DNA sampling for tiger census in Sunderbans

November 23, 2009 12:40 pm | Updated November 17, 2021 06:38 am IST - Kolkata

A rescued tigress crosses the Sundarikati river after being released by the forest workers at the Sunderbans. File photo

A rescued tigress crosses the Sundarikati river after being released by the forest workers at the Sunderbans. File photo

The West Bengal government for the first time will conduct tiger census through DNA sampling of the animal’s scat in Sunderbans in January 2010.

Till now, pug marks were used to count the tigers, but there was always controversy regarding the veracity.

During the 2006 census, the State government had rejected the Indian Statistical Institute’s claim that there were not more than 70 tigers in Sunderbans, the world’s largest delta.

“Sunderbans is not like Buxa or any other tiger reserve. The terrain here is very difficult and requires a special method. So we will go for DNA sampling which will be used for the first time to estimate the number of tigers,” Sunderbans Biosphere Reserve (SBR) director Pradeep Vyas told PTI .

The census would be held in January and February 2010. DNA profiling of the tiger’s scat will be done to count the animals, he said.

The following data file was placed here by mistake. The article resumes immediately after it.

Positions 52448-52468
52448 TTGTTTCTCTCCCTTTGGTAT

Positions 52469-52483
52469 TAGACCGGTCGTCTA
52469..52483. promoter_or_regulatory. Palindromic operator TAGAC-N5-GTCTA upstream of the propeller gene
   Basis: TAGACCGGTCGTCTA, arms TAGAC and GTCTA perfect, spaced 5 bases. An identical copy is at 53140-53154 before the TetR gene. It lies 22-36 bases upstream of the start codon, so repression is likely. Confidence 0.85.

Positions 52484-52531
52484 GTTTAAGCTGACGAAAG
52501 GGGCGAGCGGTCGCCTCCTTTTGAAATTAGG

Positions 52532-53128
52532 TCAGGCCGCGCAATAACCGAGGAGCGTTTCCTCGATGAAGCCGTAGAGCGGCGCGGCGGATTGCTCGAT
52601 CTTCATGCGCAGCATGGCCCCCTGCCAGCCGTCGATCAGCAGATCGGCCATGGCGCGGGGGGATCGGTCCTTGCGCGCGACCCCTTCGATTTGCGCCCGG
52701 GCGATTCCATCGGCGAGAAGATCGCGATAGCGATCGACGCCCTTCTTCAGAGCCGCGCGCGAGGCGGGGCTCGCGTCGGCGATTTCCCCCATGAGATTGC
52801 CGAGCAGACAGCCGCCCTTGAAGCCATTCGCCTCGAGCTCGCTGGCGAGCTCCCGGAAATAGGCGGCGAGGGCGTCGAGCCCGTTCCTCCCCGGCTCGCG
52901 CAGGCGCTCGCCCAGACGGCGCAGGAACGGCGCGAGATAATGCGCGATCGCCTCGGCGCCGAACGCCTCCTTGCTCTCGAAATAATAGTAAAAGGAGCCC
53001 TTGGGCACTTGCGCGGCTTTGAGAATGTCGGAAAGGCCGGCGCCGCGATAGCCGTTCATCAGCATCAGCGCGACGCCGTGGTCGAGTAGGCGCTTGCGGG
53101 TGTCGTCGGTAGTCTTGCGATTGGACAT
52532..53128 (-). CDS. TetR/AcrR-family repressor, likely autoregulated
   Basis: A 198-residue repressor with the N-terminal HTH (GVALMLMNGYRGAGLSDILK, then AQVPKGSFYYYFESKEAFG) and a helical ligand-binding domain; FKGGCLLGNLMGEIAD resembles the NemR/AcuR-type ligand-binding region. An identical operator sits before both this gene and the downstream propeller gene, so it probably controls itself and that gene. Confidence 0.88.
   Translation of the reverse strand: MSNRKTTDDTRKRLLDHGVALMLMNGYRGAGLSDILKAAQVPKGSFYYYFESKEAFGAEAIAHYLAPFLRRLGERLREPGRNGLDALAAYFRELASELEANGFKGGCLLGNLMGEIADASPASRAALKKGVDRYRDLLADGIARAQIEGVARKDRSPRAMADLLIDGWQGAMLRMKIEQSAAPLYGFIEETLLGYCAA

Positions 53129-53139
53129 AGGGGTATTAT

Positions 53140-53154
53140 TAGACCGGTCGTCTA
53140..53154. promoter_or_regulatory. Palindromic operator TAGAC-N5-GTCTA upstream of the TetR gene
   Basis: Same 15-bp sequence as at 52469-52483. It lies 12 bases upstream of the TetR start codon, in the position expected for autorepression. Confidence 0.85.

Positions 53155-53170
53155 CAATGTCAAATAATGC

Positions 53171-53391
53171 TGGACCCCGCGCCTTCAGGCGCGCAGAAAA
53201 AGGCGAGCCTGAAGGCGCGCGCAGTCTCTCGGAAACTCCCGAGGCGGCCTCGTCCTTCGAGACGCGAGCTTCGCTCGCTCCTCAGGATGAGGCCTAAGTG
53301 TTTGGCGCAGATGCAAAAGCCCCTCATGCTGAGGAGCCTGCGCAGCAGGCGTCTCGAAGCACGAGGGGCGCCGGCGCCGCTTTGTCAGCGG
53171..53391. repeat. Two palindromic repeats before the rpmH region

“It will provide the exact number of big cats in the mangrove habitat. We are sure we can do it,” Mr. Vyas said, adding that lightweight ‘tiger guards’ would be provided to the scat collectors. The scats would be sent to the Centre for Cellular and Molecular Biology for DNA sampling. Wildlife Institute of India would also be involved in the census which would be done in phases, the SBR director said.

Besides DNA sampling, camera trapping would also be used for the count, Mr. Vyas said, adding that about 250 cameras would be positioned in different areas in the world heritage site depending upon tiger density.

Wildlife experts also feel that there should be a proper method for tiger count in Sunderbans.

“The mangrove habitat of the Sundarbans require innovative methods to get an accurate picture of the tiger population there,” Wildlife Protection Society of India director Belinda Wright said.

Biswajit Roy Chowdhury, a member of the state wildlife board who has worked in the Sunderbans for a long period, also said considering the difficult terrain and vast area, a special method was required for tiger census.

In the pug mark method, the fresh left hind imprints were collected from the field and analysed.

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